The O Brother Where Art Thou soundtrack is the best selling collection of Appalachian music ever issued. Yet, while the song selections are very good and the performances and production are top-notch, it is not all that representative of the true Appalachia that I — and eight generations before me — grew up in. Had it been, I doubt that it would’ve sold as well. The Appalachians is a companion to the Public Television series of the same name scheduled to air in mid-late April on Southeastern PBS affiliates, so profit is not the main motive here.
The stories that spring from Appalachia are rich, deep and sometimes much scarier than Marilyn Manson ever was. This, coupled with the fact that listening to too much of any one of these artists in the same sitting might either get on your nerves or else transform you in some way that you aren’t quite ready for, makes the argument that a collection is the best way to listen to this sort of music.
I would normally say of hillbilly music: “this is not for everybody.” However, this mix is diverse enough in genres and styles to have something for just about everybody’s taste, and it’s very well-crafted, going from tales of the origins and struggles of the original settlers through more recent history with the arrival of coal and electricity and all that came with it. At this point, all the pictures of the struggles have been painted; and just when you’re about to get tired from listening to the struggle, you’re taken to the church, where the spirit is refreshed so the struggle can continue for another week — or another listen.
Appalachians are often portrayed as simple people. I beg to differ. Appalachia is a land of contrasts, excess and constant struggle. In many ways, their roots were often more akin to those of the slaves with whom they initially found themselves working side-by-side to pay off their debt for passage to this land of milk and honey. Their struggle was not just physical, though. There’s also a spiritual struggle in the daily lives of the Appalachian people. There’s Jesus, and then there’s all that other stuff that the Devil offers up. Imbibing is either looked upon with disdain or it’s done at full throttle — sometimes by the same person. It’s the same kind of environment that has given us the best in stories throughout our times — if not throughout history.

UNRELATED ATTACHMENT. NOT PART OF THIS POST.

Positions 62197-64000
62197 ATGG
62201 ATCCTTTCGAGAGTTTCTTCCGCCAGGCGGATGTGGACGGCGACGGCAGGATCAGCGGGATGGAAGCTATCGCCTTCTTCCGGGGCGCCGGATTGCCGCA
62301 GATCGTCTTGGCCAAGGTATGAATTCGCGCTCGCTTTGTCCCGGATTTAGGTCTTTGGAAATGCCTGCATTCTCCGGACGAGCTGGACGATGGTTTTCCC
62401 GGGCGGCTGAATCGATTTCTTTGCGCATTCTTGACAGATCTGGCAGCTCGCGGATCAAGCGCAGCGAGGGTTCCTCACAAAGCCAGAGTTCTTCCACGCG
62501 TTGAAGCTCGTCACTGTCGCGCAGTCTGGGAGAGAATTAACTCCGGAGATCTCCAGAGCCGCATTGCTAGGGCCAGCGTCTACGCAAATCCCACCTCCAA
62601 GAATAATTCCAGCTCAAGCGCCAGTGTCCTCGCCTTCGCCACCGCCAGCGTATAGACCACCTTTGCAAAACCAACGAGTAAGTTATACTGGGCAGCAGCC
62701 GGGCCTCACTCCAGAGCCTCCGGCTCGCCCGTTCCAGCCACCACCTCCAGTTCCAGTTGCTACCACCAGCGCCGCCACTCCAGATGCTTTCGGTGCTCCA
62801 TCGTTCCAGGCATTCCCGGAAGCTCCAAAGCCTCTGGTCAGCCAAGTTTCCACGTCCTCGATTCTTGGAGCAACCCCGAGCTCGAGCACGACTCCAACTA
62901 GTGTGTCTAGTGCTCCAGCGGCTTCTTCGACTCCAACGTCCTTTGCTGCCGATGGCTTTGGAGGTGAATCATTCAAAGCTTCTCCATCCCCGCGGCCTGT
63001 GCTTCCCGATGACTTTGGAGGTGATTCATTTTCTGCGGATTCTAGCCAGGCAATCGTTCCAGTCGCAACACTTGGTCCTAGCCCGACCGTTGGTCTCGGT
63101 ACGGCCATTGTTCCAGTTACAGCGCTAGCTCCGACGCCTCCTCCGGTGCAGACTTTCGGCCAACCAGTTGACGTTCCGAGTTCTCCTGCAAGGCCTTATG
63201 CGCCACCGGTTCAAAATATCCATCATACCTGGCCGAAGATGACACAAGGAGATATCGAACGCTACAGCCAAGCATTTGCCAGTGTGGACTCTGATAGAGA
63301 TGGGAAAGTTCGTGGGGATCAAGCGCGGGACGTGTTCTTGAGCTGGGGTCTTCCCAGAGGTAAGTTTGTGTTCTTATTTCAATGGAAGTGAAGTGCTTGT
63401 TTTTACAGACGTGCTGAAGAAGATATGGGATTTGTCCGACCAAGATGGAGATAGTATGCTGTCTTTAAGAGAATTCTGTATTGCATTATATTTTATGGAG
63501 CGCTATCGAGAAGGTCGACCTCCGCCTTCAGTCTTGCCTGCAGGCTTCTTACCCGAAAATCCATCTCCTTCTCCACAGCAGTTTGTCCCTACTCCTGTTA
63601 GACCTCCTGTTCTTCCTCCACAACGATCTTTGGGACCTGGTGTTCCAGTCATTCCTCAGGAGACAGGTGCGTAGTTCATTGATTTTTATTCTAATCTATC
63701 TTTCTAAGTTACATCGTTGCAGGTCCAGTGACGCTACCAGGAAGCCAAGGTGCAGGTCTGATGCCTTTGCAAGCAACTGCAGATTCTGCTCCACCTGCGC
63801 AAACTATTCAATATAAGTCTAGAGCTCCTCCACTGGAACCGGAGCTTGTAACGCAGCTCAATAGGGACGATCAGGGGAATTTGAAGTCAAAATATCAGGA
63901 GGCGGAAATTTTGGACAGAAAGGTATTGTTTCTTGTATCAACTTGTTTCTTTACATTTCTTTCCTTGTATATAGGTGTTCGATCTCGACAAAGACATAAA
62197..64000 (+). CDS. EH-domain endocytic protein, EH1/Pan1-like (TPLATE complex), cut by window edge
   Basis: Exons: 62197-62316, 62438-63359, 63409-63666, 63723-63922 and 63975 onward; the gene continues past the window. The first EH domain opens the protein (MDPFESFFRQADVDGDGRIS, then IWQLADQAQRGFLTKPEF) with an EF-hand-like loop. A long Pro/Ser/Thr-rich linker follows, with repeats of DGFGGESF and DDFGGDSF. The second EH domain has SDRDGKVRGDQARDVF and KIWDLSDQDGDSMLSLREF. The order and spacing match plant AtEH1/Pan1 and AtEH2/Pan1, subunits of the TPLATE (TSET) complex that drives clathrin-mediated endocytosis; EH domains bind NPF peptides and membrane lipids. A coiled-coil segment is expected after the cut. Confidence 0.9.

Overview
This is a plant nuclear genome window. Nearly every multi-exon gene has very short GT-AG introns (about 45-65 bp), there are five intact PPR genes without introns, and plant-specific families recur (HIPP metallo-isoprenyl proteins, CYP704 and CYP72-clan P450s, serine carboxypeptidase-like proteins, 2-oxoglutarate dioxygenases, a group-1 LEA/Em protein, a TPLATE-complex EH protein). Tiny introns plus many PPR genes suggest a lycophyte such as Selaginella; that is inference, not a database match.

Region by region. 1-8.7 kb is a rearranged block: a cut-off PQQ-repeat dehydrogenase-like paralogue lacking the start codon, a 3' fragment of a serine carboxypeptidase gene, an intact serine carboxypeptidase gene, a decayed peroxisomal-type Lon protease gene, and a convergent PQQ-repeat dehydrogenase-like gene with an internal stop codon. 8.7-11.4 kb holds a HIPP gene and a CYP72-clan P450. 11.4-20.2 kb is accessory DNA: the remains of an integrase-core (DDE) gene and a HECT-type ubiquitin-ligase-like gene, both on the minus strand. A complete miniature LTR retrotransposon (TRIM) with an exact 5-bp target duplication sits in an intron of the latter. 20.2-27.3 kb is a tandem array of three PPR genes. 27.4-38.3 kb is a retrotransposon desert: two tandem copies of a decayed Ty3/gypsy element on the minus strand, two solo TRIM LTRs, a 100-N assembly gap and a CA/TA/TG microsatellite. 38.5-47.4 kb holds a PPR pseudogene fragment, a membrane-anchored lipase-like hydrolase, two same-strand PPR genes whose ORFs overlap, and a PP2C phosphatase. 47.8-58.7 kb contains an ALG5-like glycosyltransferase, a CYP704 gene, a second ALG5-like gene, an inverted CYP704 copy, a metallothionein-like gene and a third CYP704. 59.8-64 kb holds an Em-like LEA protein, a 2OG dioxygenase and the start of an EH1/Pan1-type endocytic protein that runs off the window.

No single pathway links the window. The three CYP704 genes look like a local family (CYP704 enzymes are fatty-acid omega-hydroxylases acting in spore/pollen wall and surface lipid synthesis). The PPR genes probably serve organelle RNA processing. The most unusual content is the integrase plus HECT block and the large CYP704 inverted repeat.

This collection is perhaps the most representative of the region and heritage of any I’ve heard. The usual suspects are included here, with appearances by Jimmie Rodgers, The Carter Family, Jean Richie, Grandpa Jones and The Osborne Brothers. There are also some great sides covered by somewhat lesser-known new and older artists, such as Blind Alfred Reed, The Alabama Scared Harp Singing Convention, Jeff Black, Rose Bell and Jason Ringenberg of Jason and The Scorchers.
Oddly, Appalachia was the first frontier for the pioneers, but this deep and relatively undiluted — yet diverse — culture that gave birth to country, rock and roll and even reggae has only started to get the recognition it deserves. Better late than never, I reckon.